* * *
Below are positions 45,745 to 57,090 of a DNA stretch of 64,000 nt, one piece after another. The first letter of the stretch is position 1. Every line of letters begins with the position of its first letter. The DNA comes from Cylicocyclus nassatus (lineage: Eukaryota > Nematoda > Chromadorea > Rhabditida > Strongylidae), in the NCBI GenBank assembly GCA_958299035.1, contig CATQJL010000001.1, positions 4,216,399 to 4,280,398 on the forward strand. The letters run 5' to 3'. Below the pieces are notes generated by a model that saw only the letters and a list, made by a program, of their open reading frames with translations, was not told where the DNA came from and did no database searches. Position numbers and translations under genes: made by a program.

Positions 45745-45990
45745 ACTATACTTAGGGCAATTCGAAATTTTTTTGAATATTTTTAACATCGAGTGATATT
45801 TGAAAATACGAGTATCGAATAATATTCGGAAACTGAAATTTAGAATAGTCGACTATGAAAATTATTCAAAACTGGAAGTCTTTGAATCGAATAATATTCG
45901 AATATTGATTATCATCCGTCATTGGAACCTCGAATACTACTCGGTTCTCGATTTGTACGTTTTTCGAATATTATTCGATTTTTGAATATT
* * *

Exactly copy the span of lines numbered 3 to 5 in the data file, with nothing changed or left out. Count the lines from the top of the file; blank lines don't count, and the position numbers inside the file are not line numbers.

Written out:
45745 ACTATACTTAGGGCAATTCGAAATTTTTTTGAATATTTTTAACATCGAGTGATATT
45801 TGAAAATACGAGTATCGAATAATATTCGGAAACTGAAATTTAGAATAGTCGACTATGAAAATTATTCAAAACTGGAAGTCTTTGAATCGAATAATATTCG
45901 AATATTGATTATCATCCGTCATTGGAACCTCGAATACTACTCGGTTCTCGATTTGTACGTTTTTCGAATATTATTCGATTTTTGAATATT